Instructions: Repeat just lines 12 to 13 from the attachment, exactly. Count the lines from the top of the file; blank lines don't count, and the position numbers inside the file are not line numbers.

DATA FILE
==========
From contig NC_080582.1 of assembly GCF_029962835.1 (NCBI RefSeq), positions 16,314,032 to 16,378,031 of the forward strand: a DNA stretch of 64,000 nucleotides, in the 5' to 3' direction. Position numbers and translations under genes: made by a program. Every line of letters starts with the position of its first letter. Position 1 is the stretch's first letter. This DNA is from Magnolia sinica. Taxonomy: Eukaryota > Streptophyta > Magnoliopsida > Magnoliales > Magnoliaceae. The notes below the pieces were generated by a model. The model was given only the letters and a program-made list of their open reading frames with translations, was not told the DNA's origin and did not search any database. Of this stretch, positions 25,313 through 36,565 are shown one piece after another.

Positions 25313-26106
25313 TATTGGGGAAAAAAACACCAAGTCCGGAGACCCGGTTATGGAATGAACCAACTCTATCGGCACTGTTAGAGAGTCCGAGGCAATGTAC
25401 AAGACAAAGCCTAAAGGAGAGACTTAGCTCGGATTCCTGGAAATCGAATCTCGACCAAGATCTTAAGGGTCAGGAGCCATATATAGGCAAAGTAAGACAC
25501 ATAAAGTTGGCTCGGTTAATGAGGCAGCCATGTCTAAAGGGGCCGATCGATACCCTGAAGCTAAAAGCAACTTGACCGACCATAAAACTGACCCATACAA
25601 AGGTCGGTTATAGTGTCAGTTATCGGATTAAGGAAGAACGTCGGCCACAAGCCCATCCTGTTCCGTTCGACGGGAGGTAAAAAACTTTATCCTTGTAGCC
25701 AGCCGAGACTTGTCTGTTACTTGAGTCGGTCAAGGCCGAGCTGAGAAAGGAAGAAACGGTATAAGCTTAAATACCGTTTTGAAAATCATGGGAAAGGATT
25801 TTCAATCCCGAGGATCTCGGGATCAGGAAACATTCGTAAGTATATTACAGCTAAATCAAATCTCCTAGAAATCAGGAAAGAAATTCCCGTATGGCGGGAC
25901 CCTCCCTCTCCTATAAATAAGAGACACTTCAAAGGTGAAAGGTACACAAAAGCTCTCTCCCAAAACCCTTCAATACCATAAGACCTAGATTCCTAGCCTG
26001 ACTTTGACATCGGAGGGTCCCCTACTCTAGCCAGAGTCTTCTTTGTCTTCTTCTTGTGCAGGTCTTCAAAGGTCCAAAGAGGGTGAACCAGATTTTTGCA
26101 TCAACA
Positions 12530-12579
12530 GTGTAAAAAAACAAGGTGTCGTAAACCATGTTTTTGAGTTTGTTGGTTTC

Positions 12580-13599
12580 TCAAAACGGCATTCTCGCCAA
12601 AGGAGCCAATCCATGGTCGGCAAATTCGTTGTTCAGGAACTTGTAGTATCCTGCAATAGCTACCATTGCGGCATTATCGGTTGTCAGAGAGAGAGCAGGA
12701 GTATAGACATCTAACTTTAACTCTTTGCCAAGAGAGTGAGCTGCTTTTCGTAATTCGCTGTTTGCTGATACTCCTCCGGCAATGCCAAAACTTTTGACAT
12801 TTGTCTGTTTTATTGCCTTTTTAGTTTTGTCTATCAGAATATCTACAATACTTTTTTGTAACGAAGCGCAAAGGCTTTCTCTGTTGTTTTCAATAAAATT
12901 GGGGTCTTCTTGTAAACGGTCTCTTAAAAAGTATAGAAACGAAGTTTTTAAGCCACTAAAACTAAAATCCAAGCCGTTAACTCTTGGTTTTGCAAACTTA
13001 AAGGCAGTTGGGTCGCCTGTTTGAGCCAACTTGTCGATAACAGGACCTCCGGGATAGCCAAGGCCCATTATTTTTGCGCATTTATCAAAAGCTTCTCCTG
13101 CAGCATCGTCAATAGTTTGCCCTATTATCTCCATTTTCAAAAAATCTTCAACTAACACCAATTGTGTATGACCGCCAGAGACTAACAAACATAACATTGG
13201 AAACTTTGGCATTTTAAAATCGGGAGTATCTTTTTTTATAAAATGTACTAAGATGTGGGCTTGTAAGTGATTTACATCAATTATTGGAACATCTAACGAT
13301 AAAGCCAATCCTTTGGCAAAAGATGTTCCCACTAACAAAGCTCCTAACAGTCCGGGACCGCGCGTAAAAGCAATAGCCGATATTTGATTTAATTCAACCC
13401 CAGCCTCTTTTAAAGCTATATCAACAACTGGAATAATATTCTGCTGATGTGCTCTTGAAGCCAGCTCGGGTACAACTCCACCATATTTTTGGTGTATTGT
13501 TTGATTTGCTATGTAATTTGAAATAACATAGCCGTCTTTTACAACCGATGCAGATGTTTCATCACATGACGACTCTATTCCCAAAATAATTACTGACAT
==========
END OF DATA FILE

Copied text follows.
Positions 12530-12579
12530 GTGTAAAAAAACAAGGTGTCGTAAACCATGTTTTTGAGTTTGTTGGTTTC